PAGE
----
Hydroponics can be practiced in many different ways, for example we have already introduced the ebb and flow system, the nutrient film technique or the deep water culture. One of the most popular of these systems is the so-called drip system. In the previously mentioned systems, the plant roots are usually standing or hanging completely in the water/nutrient solution. The drip system solves the nutrient and water supply differently.
With the Drip System, each plant is supplied individually with water and nutrient solution. As usual, a reservoir with nutrient solution is provided. The distribution, however, takes place with hoses and so-called drip emitters. Each plant has its own pot and drip emitter, which ensures that the plant is supplied with sufficient water. Each Drip Emitter can be individually adjusted to regulate the amount of water supplied to the plant. The drip frequency should be adjusted so that the roots remain moist but are not overwatered.
The drip system is most suitable for larger plants that have more root mass but also require more space, making individual containers profitable. Other systems are based on plants sharing a container, which is obviously more suitable for smaller plants. With the drip system, the water supply of many plants becomes a little more complex, but this also allows them to have more space.
There are 2 different types of drip systems, depending on whether the excess water from the plants is fed back into the reservoir or not. If there is no recovery of the nutrient solution, the excess water is lost, but the pH handling in the reservoir is easier, because no return water with changed pH is flushed back into the reservoir. However, if the excess water is collected and returned to the reservoir, the water loss is reduced, but the pH can also be greatly affected.
In principle, the components of a drip system are not very different from the components of other systems. Only the distribution of the water via hose lines is something special, in terms of components. Nevertheless, here is the list again.
The reservoir, analogous to other hydroponic systems, should be an opaque container large enough to supply the plants for a while. Opaque is therefore important to prevent algae from forming.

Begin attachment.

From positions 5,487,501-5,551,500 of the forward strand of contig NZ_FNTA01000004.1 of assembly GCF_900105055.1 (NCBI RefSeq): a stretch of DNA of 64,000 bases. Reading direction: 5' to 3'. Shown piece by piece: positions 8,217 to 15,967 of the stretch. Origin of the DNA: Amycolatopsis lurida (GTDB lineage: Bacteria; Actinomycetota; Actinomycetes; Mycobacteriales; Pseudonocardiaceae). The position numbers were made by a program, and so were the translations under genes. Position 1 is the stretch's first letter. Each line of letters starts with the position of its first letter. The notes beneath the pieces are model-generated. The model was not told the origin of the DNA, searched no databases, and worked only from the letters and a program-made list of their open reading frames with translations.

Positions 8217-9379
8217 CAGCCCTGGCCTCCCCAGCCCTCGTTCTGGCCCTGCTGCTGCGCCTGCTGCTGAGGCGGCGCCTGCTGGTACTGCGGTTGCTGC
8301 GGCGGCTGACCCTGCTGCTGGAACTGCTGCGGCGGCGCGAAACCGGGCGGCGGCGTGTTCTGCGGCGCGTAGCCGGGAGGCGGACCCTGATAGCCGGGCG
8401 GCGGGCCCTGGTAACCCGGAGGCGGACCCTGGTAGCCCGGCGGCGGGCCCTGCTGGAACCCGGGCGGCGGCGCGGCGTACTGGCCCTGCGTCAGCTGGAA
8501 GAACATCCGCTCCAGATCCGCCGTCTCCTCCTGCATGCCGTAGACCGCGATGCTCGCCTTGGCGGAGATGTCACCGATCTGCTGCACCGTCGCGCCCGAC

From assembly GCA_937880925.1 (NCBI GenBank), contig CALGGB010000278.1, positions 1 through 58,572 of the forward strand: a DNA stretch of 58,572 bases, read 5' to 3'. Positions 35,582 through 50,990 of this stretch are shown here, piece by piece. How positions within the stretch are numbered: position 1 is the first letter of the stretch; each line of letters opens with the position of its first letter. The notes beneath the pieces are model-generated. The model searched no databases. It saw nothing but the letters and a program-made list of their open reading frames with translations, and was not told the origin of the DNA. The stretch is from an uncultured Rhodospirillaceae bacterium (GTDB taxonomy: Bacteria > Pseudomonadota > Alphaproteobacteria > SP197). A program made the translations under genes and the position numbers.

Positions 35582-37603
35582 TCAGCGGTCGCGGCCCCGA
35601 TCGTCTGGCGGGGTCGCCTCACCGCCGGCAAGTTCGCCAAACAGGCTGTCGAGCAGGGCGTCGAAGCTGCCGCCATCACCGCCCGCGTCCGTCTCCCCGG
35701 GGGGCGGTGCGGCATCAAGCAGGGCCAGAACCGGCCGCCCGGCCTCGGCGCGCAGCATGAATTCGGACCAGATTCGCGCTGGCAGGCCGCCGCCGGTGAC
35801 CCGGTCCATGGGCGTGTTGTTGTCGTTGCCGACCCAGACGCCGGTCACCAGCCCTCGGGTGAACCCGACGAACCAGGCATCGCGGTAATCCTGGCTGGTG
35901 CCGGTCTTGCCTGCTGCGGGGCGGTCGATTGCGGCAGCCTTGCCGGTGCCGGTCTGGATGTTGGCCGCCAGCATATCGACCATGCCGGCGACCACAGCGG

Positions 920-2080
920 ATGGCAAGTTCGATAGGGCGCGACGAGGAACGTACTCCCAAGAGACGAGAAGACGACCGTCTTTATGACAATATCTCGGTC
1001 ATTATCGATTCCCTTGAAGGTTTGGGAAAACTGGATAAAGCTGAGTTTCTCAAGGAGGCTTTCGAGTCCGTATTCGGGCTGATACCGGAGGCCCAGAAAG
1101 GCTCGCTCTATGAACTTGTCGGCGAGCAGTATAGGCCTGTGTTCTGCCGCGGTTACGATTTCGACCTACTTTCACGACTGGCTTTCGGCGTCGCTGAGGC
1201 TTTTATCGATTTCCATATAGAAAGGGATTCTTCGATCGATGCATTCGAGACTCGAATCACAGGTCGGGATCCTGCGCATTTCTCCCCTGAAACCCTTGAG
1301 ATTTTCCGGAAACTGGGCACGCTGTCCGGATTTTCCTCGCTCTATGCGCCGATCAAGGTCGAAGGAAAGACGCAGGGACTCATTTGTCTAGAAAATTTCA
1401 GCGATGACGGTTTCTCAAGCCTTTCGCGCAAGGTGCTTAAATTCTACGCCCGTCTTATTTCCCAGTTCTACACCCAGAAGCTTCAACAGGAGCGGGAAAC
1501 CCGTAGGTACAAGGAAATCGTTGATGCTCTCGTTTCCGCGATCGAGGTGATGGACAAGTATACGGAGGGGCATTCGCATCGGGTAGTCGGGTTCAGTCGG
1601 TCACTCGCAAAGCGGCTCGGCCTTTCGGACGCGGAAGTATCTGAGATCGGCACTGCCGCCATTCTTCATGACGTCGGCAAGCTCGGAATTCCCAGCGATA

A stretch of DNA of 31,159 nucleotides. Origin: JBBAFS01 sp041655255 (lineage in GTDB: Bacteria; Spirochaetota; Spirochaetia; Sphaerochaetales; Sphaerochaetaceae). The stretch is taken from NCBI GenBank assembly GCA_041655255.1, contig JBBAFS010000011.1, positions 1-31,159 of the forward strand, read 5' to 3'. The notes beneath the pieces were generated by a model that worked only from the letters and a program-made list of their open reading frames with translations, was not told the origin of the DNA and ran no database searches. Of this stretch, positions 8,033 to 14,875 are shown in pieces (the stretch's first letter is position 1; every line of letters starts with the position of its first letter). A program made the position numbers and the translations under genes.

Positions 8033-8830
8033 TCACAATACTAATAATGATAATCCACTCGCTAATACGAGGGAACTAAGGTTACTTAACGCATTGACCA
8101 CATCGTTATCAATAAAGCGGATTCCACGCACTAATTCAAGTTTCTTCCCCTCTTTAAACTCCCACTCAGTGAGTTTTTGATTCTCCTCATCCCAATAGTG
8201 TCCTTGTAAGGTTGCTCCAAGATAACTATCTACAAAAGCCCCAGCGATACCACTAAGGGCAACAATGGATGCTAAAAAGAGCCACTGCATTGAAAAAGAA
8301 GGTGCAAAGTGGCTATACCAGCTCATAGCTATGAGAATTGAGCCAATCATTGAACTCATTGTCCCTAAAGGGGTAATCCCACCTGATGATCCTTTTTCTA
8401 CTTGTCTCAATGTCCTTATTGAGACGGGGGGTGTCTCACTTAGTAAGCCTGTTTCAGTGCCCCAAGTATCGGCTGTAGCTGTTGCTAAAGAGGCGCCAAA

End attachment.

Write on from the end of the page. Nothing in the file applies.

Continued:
A sufficiently powerful pump is required to distribute the nutrient solution from the reservoir throughout the system. For larger drip systems, a pump with greater power is needed because the system may well consist of longer hoses with many distributors and drip emitters. In other systems, a natural flow of water often ensures that all plants are supplied with water. The pump in a drip system is usually still operated with a timer to schedule the water supply. Our HydroGuard is also perfect for scheduling and monitoring irrigation in a Drip System.
To provide the nutrient solution with sufficient oxygen, you can install an air stone in the reservoir in addition to the pump, which will constantly bring fresh oxygen into the solution.
In order to transport the nutrient solution to each plant, you need sufficient distribution hoses, which are then laid from the pump to all plant containers. For drip systems, there are special systems with special manifolds or tools to connect and branch hoses.
The last piece of the hose system at the plant container is then the drip emitter. This is a special end piece that regulates the flow to the plant. So depending on the preference of the plants, the right flow rate can be adjusted.
The plant containers in a drip system are different from other systems if only because in other systems the containers are shared by many plants. Actually, any container which gives the plant enough room for the roots is suitable. the plant container should basically drain excess liquid so that the roots do not remain too moist. In a system with recovery, care must still be taken to ensure that the excess water is somehow collected and returned to the reservoir.
The plant reservoirs are filled with the growth medium. Analogous to other systems, all growth media are conceivable and usable here, such as: Rock wool, coconut fibers, clay balls.
- Delivers the water and nutrients directly to the plant
- Makes especially sense for larger plants that require more space
- Nutrient/water supply can be adjusted for each plant individually
- Reduces water loss
- Inexpensive and easy to install
- Confident in operation, system failure rare
- Irrigation can be easily controlled
- More material required than other systems, esp. the distribution hoses
- Clogging of drip emitters is a major problem
- Waste of water with non-recovering systems
The drip system is in principle suitable for large and small plants. However, it is more suitable than, for example, the NFT system for plants with many roots or a lot of space. Typical plants for drip systems are: